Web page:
Artificial intelligence keeps gaining relevance, perhaps now even faster than before when we’ve come to realize that human workforce can’t be always there. The pandemic has brought an increase in companies’ interest in AI technologies, making them adjust or accelerate their adoption strategies (read more in our report “The impact of Covid-19 on IT investments”).
The energy sector is not falling behind, and there is a plethora of applications of AI aiming to optimize processes, predict issues (or opportunities), and, in general, save money.
Applications of AI in the energy industry
That’s where AI is a true rockstar: in improving business operations. With predictive analytics, businesses can gain more insight into their customers and predict their lifetime value, the risk of churn. With more information about individual customers, salespeople can do their jobs better: they know who they need to reach out to and why they’re doing that in the first place. Such a simple (well, relatively) solution can prevent customers from leaving, boost sales, and translate into more revenue. An additional perk is that customers served better are usually happier customers. If you know more about them, you can address their needs, and increase customer satisfaction. And that always matters, whatever the industry.
This is especially important given that the utility industry is rather competitive and pricing plays a significant role in establishing a relationship with customers. The quality of service is also key – it is not a surprise to anyone that an unhappy customer can make a big mess, and it’s not just the loss of revenue from this individual – make them really unhappy, and they’ll go online to complain about your awful services, they’ll share their horror story with all friends who are willing to listen. Yes, I am being quite dramatic now, but quality customer service is not to be underestimated: data from American Express shows that 78% of customers have bailed on an online transaction because of a poor experience, while Gartner found that 48% of customers who had a negative experience told 10 or more others. So make one angry, lose a sale, but also valuable referrals, online reputation, and time trying to make it right when it’s already too late.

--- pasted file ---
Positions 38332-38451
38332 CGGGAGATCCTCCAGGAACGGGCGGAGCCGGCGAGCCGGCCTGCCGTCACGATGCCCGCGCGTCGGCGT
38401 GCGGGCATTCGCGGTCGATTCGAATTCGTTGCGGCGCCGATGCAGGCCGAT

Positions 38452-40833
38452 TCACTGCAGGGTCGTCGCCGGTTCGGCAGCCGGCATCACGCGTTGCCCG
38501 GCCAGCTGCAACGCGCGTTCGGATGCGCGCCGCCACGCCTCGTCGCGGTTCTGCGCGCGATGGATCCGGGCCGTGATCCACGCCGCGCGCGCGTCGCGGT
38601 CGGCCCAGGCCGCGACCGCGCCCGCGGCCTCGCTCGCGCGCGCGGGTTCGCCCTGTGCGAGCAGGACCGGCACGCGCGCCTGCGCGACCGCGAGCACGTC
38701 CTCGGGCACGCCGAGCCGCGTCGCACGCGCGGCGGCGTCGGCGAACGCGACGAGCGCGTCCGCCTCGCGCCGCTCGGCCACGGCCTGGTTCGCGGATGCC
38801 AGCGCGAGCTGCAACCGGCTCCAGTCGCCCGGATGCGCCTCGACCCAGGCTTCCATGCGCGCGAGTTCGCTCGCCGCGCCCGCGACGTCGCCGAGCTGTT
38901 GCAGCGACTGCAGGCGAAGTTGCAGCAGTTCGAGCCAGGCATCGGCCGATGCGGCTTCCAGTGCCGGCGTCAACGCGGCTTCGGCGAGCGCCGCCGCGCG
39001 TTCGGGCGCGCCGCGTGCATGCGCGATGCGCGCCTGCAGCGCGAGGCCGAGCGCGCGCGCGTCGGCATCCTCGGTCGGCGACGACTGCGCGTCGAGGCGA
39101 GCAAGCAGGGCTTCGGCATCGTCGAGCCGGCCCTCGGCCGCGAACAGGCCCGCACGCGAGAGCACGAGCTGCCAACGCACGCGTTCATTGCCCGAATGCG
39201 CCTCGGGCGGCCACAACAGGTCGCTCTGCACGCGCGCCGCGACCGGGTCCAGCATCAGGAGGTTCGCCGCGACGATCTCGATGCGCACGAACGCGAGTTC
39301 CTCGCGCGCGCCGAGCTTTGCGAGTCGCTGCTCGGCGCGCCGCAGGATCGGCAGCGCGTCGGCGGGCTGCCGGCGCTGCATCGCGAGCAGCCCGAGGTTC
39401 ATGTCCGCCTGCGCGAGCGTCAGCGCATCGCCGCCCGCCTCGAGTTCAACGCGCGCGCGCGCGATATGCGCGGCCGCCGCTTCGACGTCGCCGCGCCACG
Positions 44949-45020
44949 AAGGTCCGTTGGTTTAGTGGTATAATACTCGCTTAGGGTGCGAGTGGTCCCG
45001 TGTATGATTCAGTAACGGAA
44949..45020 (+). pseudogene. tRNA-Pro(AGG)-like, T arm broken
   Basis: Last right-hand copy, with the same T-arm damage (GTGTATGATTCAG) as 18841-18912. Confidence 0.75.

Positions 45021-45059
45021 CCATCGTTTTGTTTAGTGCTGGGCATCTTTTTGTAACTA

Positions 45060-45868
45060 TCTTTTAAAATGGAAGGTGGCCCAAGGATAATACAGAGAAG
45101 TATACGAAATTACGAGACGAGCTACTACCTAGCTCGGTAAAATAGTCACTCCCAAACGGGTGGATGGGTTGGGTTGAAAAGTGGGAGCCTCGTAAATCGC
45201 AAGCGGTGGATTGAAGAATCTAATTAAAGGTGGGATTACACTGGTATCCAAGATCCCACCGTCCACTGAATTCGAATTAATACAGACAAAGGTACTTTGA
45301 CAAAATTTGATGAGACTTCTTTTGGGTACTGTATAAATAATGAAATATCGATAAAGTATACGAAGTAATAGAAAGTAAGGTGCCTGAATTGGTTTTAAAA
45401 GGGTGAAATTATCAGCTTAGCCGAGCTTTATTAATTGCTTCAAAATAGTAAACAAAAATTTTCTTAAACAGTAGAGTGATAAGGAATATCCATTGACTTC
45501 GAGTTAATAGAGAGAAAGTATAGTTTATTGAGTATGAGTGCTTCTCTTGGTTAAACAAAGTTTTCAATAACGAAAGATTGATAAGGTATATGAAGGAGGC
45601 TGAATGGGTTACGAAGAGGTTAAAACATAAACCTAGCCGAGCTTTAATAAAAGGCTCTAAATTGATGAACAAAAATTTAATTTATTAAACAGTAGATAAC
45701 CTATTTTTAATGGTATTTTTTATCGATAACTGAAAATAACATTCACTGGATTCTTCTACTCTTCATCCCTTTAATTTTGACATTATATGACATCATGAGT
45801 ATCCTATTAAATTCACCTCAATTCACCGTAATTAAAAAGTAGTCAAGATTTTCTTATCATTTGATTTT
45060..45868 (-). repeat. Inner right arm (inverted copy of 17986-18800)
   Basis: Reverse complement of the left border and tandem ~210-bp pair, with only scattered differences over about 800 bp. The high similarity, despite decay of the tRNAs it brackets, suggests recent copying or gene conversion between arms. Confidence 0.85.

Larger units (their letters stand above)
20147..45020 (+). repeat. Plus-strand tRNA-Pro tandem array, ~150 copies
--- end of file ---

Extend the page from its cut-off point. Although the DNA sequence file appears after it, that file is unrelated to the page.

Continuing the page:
On the other hand, research done by Frederick Reichheld of Bain & Company (the inventor of the net promoter score) shows increasing customer retention rates by 5% increases profits by 25% to 95%. You do the math and see if it’s worth it.
If you apply AI in resource management, you can cut costs for both the business and the end customer. How? Thanks to predictive mechanisms, energy providers can get accurate forecasts that allow for improved energy scheduling and dispatch of power plants. When they have relevant information in advance, companies can better prepare for demand, predict issues, increase grid stability, and save resources. Proper resource management allows for increasing efficiency and lowering expenses. Optimized resource management will also mean lower utility costs for customers.
Predictive maintenance and failure prevention
Predictive maintenance is key in the energy industry as the resource has to be handled carefully; otherwise, it may be dangerous. Faulty equipment or lines pose a huge danger, and not every breakdown can be easily predicted by humans. Artificial intelligence can be used to identify defects such as cracks, corrosion, bad insulation and prevent failures.
Additionally, predictive maintenance allows companies to maximize the utilization of equipment or machine components – all that while maintaining all safety standards. In the past, factories were forced to decide whether they chose to try and maximize the utilization while risking machine downtime or replace potentially good parts early to avoid issues.
Reducing human error
This point may seem rather vague, but is important, and it will be present in many applications of AI. Artificial intelligence learns in a way that’s inspired by human learning but is still different. AI will learn from instances of historical data and get better when trained on large amounts of quality data. A large number of plant power outages or personal injuries result from human error rather than faulty machinery. With the help of AI, many of these could be prevented – take, for example, predictive maintenance (see above) that shows when equipment will need fixes – so no one can overlook issues, forget about maintenance, or, worst-case scenario, get hurt.
It’s important to remember that errors are just normal – and AI isn’t going to be 100% error-free either, but the margin of error will usually be smaller. People make mistakes because of workload, stress, working conditions, and private issues. It just happens. And if they make a mistake, are they to be blamed? This is an additional benefit of allowing AI to take the wheel in some areas: it takes the burden off of people. Naturally, leaving any decision-making to AI raises questions of who’s to blame in case of serious error, but that’s a topic for a whole new discussion.
AI for utilities – what’s next?
Artificial intelligence in energy and utilities can be extremely useful for companies to increase safety and efficiency, cut costs, and increase revenue. All that while taking arduous tasks and unwanted responsibilities away from employees. It seems like AI, and smart factories are the future, and nothing can change that, but deciding on the best strategy to adopt AI or expand adoption and the best steps to take is tricky. Remember that any technology you adopt must make sense for your business – so you require it to bring tangible value. Before implementing a company-wide AI strategy, analyze your processes, and the opportunities there are for the technology.
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